About – The Right Questions

The Right Questions

What are The Right Questions?

Well, to understand that let me first ask another question:

How do you deal with an unexploded bomb? 

This is an academic question to most, but for me, there were times when it was very real, and I needed the right answer. 

That’s because my first job after university was as an Army Officer. I graduated from the Royal Military Academy Sandhurst, was commissioned into the Royal Engineers, and was then selected to become a Bomb Disposal Officer.

Not long after I went on my first operational deployment, to Bosnia and Herzegovina in the Balkans, helping to ensure safety and security, after the war. 

I was leading an Incident Response Team, composed of service men and women, from various countries and with various capabilities. There were helicopter pilots, medics, firefighters, and communicators – even a dog trained to find mines – as well as my bomb disposal team. Depending on the nature of the incident, be that a mine strike, crash, or unexploded bomb, I could pull together the team I needed to deal with the specific issue. 

As a young commander, I was keen to do a good job. I wanted to earn the respect of my team (many of whom were older and more experienced than me) and to make a difference. There was so much destruction, but I was determined to help, even if it was just by removing a few of the pieces of unexploded ordnance that littered the countryside.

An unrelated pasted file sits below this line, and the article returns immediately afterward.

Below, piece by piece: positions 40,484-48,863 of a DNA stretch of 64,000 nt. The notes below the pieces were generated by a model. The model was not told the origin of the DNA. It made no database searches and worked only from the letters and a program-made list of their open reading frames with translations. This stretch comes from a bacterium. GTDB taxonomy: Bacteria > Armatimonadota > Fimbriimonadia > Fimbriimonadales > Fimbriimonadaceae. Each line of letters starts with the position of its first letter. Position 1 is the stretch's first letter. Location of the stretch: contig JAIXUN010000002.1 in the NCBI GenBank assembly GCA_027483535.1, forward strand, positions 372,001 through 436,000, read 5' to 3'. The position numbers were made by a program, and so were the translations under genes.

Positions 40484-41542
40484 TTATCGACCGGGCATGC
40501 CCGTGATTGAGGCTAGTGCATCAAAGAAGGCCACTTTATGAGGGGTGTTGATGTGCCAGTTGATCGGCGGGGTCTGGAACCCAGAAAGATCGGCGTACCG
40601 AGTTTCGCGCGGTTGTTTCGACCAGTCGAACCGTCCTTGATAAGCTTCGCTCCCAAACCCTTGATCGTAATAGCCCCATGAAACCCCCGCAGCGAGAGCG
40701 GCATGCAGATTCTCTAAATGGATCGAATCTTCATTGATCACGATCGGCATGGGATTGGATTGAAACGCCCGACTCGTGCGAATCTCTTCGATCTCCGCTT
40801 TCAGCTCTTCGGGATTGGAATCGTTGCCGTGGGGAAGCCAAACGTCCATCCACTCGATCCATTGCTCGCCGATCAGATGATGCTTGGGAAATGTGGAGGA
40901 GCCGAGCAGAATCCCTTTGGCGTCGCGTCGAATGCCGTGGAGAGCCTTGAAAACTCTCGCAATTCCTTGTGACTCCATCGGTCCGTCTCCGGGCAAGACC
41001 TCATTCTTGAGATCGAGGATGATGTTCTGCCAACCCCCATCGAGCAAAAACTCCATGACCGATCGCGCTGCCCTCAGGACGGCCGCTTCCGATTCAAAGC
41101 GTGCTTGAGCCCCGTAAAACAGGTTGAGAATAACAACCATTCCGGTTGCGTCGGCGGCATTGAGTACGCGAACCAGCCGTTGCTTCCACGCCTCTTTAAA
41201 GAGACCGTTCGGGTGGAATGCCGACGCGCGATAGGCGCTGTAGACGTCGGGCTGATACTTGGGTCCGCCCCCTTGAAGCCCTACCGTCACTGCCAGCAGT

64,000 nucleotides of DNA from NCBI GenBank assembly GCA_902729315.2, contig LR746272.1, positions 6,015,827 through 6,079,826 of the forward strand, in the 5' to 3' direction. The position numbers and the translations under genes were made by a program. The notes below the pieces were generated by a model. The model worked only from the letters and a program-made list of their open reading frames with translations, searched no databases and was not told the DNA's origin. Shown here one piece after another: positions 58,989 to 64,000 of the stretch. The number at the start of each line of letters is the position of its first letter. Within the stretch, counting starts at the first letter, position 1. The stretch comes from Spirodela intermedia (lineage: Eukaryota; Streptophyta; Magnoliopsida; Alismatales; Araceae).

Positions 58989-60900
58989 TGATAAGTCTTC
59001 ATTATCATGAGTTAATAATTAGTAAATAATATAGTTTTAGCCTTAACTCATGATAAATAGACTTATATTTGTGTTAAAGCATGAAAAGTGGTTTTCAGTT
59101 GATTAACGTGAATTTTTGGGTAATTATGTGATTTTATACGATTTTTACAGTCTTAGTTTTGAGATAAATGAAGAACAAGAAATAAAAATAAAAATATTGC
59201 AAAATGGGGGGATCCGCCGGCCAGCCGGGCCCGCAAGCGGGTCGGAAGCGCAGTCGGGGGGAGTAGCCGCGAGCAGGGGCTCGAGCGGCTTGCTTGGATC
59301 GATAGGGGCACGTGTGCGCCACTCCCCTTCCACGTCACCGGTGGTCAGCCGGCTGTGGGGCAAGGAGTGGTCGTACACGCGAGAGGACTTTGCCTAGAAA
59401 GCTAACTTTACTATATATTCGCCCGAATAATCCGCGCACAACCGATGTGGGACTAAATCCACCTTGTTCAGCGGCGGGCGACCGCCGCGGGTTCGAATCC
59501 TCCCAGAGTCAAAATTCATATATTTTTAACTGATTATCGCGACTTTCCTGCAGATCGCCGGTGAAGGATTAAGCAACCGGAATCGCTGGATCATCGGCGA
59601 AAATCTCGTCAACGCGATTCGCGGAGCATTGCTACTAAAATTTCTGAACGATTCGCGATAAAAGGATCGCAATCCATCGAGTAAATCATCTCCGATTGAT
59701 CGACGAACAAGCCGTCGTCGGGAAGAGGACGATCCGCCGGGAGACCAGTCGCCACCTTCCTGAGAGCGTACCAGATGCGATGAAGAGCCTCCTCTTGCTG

But I did not feel like a hero, hardly even a leader, so, I had to hide any lack of confidence, remember my training and work hard. One critical bit of training, that I relied upon more than anything else, was the question technique that my instructor taught me. As he said:

“The quality of your plan, your decision and your success are dependent upon asking the right questions.”

The question technique was similar to that used by philosophers, journalists and the emergency services. It was based on the 5Ws and an H, the common interrogative words (what, where, when, who, why, how) and was utilised to ask open questions, to quickly gain an understanding of a situation and therefore give the information needed to formulate an effective plan. 

I loved it because (unlike so many other things I’ve been taught) it was easy to remember and because it was effective; even in high-pressure situations. 

But, in between the moments of adrenaline, and responding to callouts, things were a routine of training, administration and waiting. Often it felt like just another day in the office. And, as with offices the world over, we ensured that there was a supply of good coffee.

On this particular day, I was savouring a cup of this excellent coffee when a wide-eyed and breathless soldier stumbled into my makeshift office. My cup was poised in my hand — the aroma was fantastic — and the thought of drinking it was more alluring than anything I could imagine that this soldier might interrupt me with. This had better be good, I thought.

“Sir! The guards think there is a bomb at the gates to the camp!”